Grotegut and his team further assisted colleges by creating promotional flyers, managing registration, providing copies of the student workbooks, and purchasing T-shirts for camp participants. This work ensured a consistent experience for students across the region.

College Perspectives

Participating colleges were eager to get on board with the initiative once they learned what CyberPatriot was and what it could offer their students.

“What drew me to camp was the ability to gamify learning about cybersecurity,” said Richard Wu, an Instructor in the Computer Networking And Information Technology Department at City College of San Francisco. “Trying to learn these concepts from a book can be pretty dry so having this competition format is much more engaging.”

This initiative is also a key part of the cybersecurity pathway from middle and high schools to community colleges. Many colleges already have or are in the process of creating degree programs specifically focused on cybersecurity.

“We are very interested in creating a pathway for students who might want to pursue cybersecurity as a profession, and we are doing our best to establish strong working relationships with the high school computer science teachers, said Bryce Martens, a Computer Information Science Instructor at College of San Mateo. “The camp really helped in both areas.”

Grotegut said the College of Marin and De Anza college are interested in coming on board for next year, which would mean half of the BACCC schools are part of the cyber camp initiative.

Overcoming Obstacles

One challenge the colleges faced was a high no-show rates at a number of the camps. They suspect this is due to the fact that the camps were free and that, in some cases, registration occurred well in advance.

“We contacted the students right way and heard the same excuses: they forgot about it, they scheduled something else at the same time, they didn’t have any transportation, their parents didn’t know about it,” Martens said.

To prevent this from happening again next year, Martens suggested collecting parent contact information on the registration form so reminders could be sent to them as a way of confirming their students’ participation closer to the date of the camp.

Other suggestions for next year include expanding high school networks and hiring additional staff to supervise camper pick up and drop off each day.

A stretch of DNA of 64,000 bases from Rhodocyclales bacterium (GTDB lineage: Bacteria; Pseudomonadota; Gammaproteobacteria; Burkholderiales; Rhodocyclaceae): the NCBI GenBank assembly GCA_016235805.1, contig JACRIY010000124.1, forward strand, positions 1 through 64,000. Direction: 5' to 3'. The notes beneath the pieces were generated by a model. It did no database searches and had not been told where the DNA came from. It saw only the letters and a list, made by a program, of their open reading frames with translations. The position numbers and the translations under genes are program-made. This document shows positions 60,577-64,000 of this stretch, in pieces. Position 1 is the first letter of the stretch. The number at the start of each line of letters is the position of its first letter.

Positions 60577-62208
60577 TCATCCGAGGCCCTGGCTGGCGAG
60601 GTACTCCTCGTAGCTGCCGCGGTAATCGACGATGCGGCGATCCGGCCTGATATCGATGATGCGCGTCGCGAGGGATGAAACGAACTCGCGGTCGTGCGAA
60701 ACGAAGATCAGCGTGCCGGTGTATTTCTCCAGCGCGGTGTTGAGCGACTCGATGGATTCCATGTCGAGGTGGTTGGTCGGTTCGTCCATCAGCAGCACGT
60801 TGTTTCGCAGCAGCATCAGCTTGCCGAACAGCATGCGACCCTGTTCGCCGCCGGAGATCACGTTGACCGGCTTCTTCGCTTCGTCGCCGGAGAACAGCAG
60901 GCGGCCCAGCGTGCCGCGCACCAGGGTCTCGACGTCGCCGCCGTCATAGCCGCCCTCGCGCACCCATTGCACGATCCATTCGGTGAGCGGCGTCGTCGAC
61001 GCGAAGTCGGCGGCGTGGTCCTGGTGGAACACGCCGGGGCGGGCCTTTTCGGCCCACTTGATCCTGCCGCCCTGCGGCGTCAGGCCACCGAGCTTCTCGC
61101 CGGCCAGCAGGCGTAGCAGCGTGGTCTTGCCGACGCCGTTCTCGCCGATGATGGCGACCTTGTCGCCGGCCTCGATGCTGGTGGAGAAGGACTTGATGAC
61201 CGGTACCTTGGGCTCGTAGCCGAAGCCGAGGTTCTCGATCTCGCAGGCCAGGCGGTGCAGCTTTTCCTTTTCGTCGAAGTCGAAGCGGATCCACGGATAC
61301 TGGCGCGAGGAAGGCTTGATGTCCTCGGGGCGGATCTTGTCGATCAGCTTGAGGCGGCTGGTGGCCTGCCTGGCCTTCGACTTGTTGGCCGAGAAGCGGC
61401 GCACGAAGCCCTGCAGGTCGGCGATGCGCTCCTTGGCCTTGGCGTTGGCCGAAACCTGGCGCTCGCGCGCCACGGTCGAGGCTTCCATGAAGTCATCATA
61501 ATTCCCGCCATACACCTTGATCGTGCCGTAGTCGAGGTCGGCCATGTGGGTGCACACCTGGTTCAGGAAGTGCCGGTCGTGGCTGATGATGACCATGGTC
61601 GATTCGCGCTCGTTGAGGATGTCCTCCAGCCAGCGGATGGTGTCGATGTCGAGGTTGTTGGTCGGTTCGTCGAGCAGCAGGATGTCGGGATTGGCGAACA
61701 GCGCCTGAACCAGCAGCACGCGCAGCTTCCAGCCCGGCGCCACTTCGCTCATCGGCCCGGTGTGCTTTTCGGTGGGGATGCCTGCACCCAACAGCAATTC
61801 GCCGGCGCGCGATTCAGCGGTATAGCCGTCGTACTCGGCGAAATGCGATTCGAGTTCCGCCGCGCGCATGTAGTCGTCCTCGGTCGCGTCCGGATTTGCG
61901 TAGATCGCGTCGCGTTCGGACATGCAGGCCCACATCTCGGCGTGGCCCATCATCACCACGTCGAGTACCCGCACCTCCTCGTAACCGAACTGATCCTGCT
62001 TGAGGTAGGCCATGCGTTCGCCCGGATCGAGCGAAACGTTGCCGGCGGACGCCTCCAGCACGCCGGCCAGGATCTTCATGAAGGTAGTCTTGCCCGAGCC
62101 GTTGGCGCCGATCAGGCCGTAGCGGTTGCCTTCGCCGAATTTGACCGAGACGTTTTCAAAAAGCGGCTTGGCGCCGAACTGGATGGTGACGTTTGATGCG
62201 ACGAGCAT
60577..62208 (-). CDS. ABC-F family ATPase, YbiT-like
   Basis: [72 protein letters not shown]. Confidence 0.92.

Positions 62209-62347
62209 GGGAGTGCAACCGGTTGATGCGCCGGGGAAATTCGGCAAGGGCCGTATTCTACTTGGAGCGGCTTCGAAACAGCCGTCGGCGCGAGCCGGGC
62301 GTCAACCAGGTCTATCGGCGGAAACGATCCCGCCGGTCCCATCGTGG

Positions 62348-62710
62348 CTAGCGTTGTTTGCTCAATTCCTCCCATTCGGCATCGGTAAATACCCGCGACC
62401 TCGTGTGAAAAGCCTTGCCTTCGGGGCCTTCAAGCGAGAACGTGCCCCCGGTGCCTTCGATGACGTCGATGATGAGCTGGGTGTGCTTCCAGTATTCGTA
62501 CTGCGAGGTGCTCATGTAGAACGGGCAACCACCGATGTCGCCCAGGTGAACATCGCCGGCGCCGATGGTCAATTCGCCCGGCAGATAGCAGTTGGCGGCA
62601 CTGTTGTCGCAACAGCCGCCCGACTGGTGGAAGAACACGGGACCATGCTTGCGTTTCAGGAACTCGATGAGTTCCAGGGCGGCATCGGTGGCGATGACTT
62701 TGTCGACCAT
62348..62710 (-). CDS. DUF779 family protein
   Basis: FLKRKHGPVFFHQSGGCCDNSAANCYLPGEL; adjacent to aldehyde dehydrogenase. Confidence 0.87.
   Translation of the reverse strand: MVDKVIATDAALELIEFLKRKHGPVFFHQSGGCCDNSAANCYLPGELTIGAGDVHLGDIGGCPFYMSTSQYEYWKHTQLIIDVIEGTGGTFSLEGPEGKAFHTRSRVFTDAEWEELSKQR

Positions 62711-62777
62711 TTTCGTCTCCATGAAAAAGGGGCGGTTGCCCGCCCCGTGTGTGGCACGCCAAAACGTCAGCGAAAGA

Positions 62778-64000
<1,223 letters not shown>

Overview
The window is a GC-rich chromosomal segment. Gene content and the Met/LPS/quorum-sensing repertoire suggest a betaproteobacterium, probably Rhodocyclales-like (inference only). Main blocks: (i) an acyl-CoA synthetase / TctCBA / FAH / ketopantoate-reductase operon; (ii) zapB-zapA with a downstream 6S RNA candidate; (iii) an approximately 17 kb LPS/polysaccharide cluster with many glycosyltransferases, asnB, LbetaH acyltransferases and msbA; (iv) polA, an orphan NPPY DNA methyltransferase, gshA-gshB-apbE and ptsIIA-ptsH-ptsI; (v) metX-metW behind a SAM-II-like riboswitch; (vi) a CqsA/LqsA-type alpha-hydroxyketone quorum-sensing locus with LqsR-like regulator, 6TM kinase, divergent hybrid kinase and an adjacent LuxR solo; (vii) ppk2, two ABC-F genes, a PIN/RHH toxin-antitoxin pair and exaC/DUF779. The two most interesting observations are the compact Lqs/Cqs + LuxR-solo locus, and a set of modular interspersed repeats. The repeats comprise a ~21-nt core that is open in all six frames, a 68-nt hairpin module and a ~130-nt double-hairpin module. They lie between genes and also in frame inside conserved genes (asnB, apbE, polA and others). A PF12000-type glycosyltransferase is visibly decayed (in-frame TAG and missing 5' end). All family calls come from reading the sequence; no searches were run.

Despite those challenges, students who attended the camps benefitted from the experience. The skills they learned will make them better technology consumers, even if they never work as cybersecurity professionals.

“Students were exposed to cybersecurity issues in the college environment. Students developed real skills that they took home and some of them applied what they learned at home,” said Gerlinde Brady, Dean of CTE and Workforce Development at Cabrillo College.

Martens heard positive feedback from the attendees and their parents after the camp ended.

“She [a participant’s mother] told me how much her son enjoyed the class and told her all about it every day on the drive home, and said he was now considering cybersecurity as a college major,” Martens said. “She wanted to make sure we tell her and her son about any other classes and camps in the future.”

Next Steps

Grotegut hopes the camps will serve as a catalyst for continued cyber security instruction in the region. The goal is to have teams participating regional or statewide competitions and pursuing cybersecurity degrees at community colleges.

Statewide competitions will be held in January and February, and the national finals will be held in Baltimore in April. Grotegut is working with colleges to host practice rounds throughout the fall — an extension of the partnership started over the summer with the cyber camps.

Grotegut also plans to add an advanced track to next summer’s camps to accommodate students who participated this, or those who already have some background in computer programming and networking.

Plans are also in the works to create a one-credit course that community college students could take to learn the CyberPatriot curriculum. Colleges could collect enrollment revenue from this course with little additional effort required to prepare course materials.

Colleges are eager to come along in these efforts. Wu said he had not heard of CyberPatriot before Grotegut’s presentation, but now that he does, he is committed to ensuring that it succeeds.

“Silicon Valley is right here so it makes sense for us to be doing these types of activities,” Wu said. “The Bay Area is definitely more awake now. Look for us to be right alongside southern California in a few years.”